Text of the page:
INFECTIOUS DISEASES EXPERTS:
What You Need to Know About COVID-19 and the Omicron Variant
As scientists and clinicians learn more about the Omicron variant, the Infectious Diseases Society of America highlights four things we know right now that can help reduce transmission and the risk of disease.
THOSE WHO ARE VACCINATED DO MUCH BETTER. Individuals who are up to date on their COVID vaccinations, including a booster shot, are much better protected against severe disease, hospitalization and death from COVID. Individuals who have received a booster also do not need to quarantine following exposure to COVID-19 as long as they do not have symptoms.
WEAR A MASK. Given high levels of COVID spread in communities throughout the country and world, people should wear well-fitting masks in public indoor settings, regardless of whether or not they are vaccinated, currently infected or have been exposed to the virus. Masking is especially important for infected individuals who are leaving isolation and exposed individuals leaving quarantine. These individuals have the potential of continuing to spread virus, so they must mask up in public when around others and in their own homes around family members or roommates as detailed in CDC guidance.
STAY HOME WHEN SICK. While current CDC guidance allows individuals to end isolation after 5 days, that guidance is only applicable if symptoms are improving and fever has resolved, which is more likely to be the case for vaccinated individuals. Similarly, the reduced quarantine period is only applicable for individuals who do not develop symptoms or test positive. If testing is not available, individuals who have been exposed to COVID or are experiencing symptoms should assume they are infectious and follow CDC isolation and quarantine guidance. These guidance documents should not be used to force employees to report to work when unwell, nor should they be used to cut paid sick leave. When in doubt, individuals should exercise caution with regard to ending isolation or quarantine.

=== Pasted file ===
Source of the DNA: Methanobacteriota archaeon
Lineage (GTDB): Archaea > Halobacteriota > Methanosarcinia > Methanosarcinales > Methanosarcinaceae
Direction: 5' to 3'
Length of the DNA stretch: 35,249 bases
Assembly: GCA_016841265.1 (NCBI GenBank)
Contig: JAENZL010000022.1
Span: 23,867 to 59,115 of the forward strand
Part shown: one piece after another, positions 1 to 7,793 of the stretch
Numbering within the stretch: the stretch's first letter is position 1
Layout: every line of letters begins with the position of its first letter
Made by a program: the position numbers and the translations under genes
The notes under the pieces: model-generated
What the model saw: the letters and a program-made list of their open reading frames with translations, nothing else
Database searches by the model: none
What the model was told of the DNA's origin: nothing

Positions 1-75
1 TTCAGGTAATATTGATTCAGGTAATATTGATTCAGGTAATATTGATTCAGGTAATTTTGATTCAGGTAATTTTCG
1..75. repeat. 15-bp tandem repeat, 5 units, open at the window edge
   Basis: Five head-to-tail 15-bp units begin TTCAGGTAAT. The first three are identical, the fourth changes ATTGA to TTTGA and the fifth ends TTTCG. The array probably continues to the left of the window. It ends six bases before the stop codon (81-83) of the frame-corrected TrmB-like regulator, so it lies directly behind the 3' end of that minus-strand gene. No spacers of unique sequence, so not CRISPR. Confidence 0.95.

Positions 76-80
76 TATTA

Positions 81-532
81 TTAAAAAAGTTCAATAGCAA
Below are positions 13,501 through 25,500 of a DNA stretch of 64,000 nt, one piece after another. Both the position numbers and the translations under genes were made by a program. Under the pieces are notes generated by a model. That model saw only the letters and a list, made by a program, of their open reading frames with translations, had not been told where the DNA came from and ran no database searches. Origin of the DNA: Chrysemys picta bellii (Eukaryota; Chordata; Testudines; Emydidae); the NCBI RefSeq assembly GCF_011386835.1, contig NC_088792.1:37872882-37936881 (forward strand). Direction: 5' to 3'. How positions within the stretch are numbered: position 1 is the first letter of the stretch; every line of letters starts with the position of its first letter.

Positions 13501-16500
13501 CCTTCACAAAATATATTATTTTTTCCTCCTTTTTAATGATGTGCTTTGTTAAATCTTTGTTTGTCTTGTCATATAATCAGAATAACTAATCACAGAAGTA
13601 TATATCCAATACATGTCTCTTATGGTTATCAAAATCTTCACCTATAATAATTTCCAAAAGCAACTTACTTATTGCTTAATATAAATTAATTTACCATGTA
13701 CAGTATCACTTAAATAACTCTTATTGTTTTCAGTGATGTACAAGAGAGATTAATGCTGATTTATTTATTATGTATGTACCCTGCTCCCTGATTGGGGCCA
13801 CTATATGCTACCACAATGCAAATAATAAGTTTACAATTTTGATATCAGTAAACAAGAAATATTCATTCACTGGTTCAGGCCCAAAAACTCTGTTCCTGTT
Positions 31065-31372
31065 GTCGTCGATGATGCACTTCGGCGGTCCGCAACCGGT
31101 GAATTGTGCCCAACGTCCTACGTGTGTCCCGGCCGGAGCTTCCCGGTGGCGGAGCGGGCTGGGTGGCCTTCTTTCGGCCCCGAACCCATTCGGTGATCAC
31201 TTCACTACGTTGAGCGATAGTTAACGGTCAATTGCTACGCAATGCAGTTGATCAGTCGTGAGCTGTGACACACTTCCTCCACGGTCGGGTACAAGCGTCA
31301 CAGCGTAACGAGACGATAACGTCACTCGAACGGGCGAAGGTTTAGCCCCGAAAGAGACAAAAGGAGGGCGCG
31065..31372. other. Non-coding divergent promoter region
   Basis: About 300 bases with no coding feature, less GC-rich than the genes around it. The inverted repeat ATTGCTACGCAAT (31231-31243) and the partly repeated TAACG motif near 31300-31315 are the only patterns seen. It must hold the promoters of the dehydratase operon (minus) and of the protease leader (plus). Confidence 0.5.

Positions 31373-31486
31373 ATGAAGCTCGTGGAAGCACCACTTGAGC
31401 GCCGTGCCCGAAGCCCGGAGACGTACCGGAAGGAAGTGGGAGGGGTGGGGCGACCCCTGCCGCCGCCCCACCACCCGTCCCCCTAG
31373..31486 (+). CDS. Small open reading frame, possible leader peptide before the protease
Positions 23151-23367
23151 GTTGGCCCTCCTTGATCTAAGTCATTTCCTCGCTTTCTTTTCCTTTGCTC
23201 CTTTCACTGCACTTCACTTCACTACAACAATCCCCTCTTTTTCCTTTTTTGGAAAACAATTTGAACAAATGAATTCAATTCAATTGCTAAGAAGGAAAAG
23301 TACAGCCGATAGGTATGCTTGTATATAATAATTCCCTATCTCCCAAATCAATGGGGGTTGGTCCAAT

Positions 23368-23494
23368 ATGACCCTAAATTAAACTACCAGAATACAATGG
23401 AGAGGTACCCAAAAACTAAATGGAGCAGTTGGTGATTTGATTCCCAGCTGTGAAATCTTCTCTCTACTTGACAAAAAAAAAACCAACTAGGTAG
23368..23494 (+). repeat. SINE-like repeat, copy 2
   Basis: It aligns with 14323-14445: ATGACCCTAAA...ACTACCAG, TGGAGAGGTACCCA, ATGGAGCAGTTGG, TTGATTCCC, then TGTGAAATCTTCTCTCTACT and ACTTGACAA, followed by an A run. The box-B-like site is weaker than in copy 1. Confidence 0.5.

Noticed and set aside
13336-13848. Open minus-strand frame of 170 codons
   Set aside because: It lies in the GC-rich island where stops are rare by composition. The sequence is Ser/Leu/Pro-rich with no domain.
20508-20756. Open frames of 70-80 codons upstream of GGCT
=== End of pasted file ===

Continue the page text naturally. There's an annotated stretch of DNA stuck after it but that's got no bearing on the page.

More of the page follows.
TESTING PRIORITIES. Until the number of available tests increases to meet the nation’s demand, testing should be prioritized for health care professionals and other frontline responders. Lag time between the Administration’s important actions to expand testing capacity and the actual availability of tests underscores the importance of strengthening our nation’s preparedness to facilitate more rapid responses.
“Scientific evidence increases and changes constantly during a pandemic as we learn more,” said Daniel P. McQuillen, MD, FIDSA, president of IDSA. “It is critically important for government agencies to collaborate with frontline clinicians and state and local public health authorities. This helps ensure that on-the-ground expertise informs policy. It also helps ensure that communications to the public are clear.”
The Infectious Diseases Society of America (IDSA) is a community of over 12,000 physicians, scientists, and public health experts who specialize in infectious diseases. Its purpose is to improve the health of individuals, communities, and society by promoting excellence in patient care, education, research, public health, and prevention relating to infectious diseases. Learn more at https://www.idsociety.org/.